The Athame


The Athame is the witch’s ritual blade. Attested to within the grimoire The Key of Solomon, the Athame is also a Masculine tool that usually has a black handle and is used in banishing rituals. Those who practice Wicca use the Athame in place of the Wand as their main tool for directing Will and energy and to them it represents the element Fire. Wiccans usually use a double edged Athame with the edges dulled as their use of it is purely symbolic. Any cutting of herbs or cords are done with a different ritual knife referred to as a boline.

Outside of Wicca, the Athame represents the element Air and it is encouraged that it be used for cutting or carving. This is because the more it is used, the more powerful the tool becomes. For me personally it was important to find a single edged, sharpened Athame to use so that I can cut herbs, carve names or sigils into candles, and for bloodletting. When I couldn’t find one that was satisfactory, I decided to find someone to forge me an Athame out of a used railroad spike. In Hoodoo, railroad spikes are used for securing one’s home and property. Being that my personal use of the Athame is also for banishing rituals, slicing through hexes, and severing unwanted energetic ties, having my Athame forged from a railroad spike served a personal symbolic significance. Note also that while the witch may primarily use the Wand when divining, working with the elementals, or directing energy, they may choose to use the Athame when working with spirits and demons. Where the Wand is seen as more welcoming, the Athame is seen as more commanding.


The Chalice


The Chalice is the witch’s cup that holds the water, wine, or a different liquor that is used in ritual. The Chalice is a Feminine tool in function representing the Womb and the element of Water. When used in combination with the Wand in ritual by dipping the tip of the Wand into the Chalice, a symbolic act of sexual intercourse is performed, merging the Divine Masculine with the Divine Feminine to bring about Divine Creative Energy to manifest. This act is known as “hieros gamos” or the “holy marriage” and can be performed symbolically with the Wand and Chalice or literally between a man and a woman in a sex rite. Within Wicca, this is known as the Great Rite and the Athame is used in place of the Wand. At the end of certain rituals, the liquid inside the Chalice is drank by the practitioner so that they will embody the energy that was evoked during the ritual, and if it’s a group ritual the Chalice will be passed around so that everyone gets a sip. The most famous Chalice in history is none other than the Holy Grail, which is said to be the Chalice Christ used during the Last Supper and which according to legend, was used by Joseph of Arimathea to collect and store the blood of Christ at the Crucifixion.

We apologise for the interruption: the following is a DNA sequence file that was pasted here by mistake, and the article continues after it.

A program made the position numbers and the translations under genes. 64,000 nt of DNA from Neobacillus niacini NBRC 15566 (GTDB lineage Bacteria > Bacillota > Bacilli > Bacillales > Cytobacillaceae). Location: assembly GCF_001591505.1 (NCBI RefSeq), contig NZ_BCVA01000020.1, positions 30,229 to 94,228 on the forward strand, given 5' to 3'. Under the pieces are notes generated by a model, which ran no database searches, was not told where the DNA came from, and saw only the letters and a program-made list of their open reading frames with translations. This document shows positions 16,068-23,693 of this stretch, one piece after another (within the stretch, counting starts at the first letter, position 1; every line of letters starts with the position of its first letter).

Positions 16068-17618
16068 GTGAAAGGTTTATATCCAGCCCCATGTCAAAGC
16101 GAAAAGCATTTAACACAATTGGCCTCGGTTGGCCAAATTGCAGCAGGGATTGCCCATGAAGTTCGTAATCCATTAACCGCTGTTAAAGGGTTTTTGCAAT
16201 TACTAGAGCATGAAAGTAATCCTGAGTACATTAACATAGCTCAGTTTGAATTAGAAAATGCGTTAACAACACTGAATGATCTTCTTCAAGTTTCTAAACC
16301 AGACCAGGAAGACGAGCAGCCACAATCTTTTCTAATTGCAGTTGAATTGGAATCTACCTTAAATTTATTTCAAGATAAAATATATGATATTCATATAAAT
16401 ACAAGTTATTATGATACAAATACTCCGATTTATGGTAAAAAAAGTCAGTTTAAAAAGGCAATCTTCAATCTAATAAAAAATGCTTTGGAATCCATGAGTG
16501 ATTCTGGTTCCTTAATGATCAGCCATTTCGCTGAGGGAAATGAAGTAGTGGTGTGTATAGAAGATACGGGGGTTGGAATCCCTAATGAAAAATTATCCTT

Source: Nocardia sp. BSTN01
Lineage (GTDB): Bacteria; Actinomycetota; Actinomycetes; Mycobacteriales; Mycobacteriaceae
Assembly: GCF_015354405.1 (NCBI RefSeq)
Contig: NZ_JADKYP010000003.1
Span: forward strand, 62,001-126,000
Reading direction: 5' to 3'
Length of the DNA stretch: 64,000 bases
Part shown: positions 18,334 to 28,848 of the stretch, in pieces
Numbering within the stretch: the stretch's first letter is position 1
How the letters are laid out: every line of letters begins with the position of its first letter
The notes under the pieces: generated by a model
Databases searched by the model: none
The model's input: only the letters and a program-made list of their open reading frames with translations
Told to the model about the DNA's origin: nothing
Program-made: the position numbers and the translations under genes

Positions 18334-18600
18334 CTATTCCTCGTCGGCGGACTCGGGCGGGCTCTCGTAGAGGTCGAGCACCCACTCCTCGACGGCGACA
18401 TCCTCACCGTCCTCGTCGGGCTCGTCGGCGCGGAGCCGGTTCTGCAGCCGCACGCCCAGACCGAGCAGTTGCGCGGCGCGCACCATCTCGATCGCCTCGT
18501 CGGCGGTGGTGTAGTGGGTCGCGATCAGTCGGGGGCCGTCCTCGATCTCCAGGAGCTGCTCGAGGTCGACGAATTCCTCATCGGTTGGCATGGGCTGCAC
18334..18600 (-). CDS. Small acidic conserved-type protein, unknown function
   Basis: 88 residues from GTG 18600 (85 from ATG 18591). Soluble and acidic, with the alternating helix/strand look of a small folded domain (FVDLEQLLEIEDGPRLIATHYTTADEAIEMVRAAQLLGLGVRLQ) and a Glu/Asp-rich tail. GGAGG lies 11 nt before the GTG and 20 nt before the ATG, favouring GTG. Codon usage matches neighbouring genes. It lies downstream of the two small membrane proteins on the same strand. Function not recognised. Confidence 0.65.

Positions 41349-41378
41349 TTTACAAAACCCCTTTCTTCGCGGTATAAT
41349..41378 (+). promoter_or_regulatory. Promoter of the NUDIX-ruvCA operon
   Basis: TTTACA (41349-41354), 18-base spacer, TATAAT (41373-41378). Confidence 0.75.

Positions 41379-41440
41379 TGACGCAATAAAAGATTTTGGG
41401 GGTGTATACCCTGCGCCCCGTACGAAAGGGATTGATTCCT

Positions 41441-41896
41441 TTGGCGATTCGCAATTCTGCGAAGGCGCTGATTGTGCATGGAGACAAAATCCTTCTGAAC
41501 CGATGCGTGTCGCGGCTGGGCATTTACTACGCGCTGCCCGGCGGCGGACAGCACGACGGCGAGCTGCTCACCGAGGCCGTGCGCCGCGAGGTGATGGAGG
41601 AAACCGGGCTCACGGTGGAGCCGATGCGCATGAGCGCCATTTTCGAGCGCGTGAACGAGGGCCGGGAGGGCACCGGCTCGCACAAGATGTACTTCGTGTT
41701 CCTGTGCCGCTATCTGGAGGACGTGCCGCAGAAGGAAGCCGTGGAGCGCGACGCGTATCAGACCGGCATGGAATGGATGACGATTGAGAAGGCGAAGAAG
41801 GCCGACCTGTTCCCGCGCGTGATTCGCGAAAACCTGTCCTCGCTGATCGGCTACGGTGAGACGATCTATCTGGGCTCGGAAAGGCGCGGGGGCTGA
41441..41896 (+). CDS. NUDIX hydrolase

The Pentacle


The Pentacle is the witch’s personal talisman which in function is also Feminine and represents the element Earth. Though a popular modern Pentacle design is the pentagram within a circle, traditionally a Pentacle can be a magical talisman inscribed with any symbol or character, the hexagram historically being used more often than the pentagram whenever the symbol used in the Pentacle was star shaped. When worn around the neck, the Pentacle is serving the witch as a form of protection. It is recommended that a Pentacle be worn during all spellwork and ritual as a spiritual shield. In ritual, Pentacles are used to summon and command different energies and spirits. Many of the Pentacles used are made out of silver or a different type of metal but Pentacles can also be made out of parchment and clay as well.


Some Honorable Mentions

Though not as universally used as much as the main tools I’ve already presented here, there are still a few more tools many witches use regularly. Crystals are one such tool. Crystal Quartz is the most popular and readily available crystal and you’ll see that most witches at least have one of these as they can be used in the place of any other crystal due to its universal energy. I’ll have a separate, in-depth post about crystals and my collection shortly. As I mentioned earlier, divination is a large part of the witch’s daily life and their divination tools will vary. Tarot and oracle cards are among the most popular divination tools a witch will have. Runes are another popular divination tool. A Book of Shadows is a common tool the witch will have which is their personal grimoire and record of spellwork, rituals, recipes, and information relevant to their Craft. Candles, cauldrons, incense burners, bells, and many other different altar items are useful tools for the witch, but these will all vary greatly as some magical traditions don’t use these items at all.



The witch is one who has come into realization of the Divine spark that lays within them and uses their power along with their tools to manifest their Will. Keep in mind that though I feel this is an accurate treatise on what a witch is and the tools they use, this is only MY PERSPECTIVE that I feel many will agree with me on, but some may disagree as well. That’s fine as every witch is different and there are so many different schools of thought and magical traditions. I can consider myself a Left-Hand Path following Gnostic Witch/Mage with Hermeticism being my preferred tradition, but really, I would just say Occultist for short, and I truly borrow from all different traditions. With this you can see that while there are key things all witches will have in common, witches are not a monolith. A final note – though I personally find it empowering, not all magick practitioners like to be called a witch, so be mindful before putting that title on someone. Also don’t call male witches warlocks. Warlock doesn’t mean male witch, rather it means “oathbreaker” and usually refers to one who has betrayed their coven.


Peace, Love, & Balance